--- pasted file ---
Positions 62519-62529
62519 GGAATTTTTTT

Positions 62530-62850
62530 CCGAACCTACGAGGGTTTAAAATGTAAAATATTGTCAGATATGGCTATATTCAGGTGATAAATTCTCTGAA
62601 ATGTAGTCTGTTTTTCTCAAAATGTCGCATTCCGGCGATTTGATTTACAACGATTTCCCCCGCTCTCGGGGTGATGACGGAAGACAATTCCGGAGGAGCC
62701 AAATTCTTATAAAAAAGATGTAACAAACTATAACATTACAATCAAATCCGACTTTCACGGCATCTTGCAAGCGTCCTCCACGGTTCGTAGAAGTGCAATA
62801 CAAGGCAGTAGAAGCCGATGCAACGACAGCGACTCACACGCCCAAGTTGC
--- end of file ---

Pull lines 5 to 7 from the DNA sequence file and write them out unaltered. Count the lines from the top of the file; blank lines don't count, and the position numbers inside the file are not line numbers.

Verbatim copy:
62601 ATGTAGTCTGTTTTTCTCAAAATGTCGCATTCCGGCGATTTGATTTACAACGATTTCCCCCGCTCTCGGGGTGATGACGGAAGACAATTCCGGAGGAGCC
62701 AAATTCTTATAAAAAAGATGTAACAAACTATAACATTACAATCAAATCCGACTTTCACGGCATCTTGCAAGCGTCCTCCACGGTTCGTAGAAGTGCAATA
62801 CAAGGCAGTAGAAGCCGATGCAACGACAGCGACTCACACGCCCAAGTTGC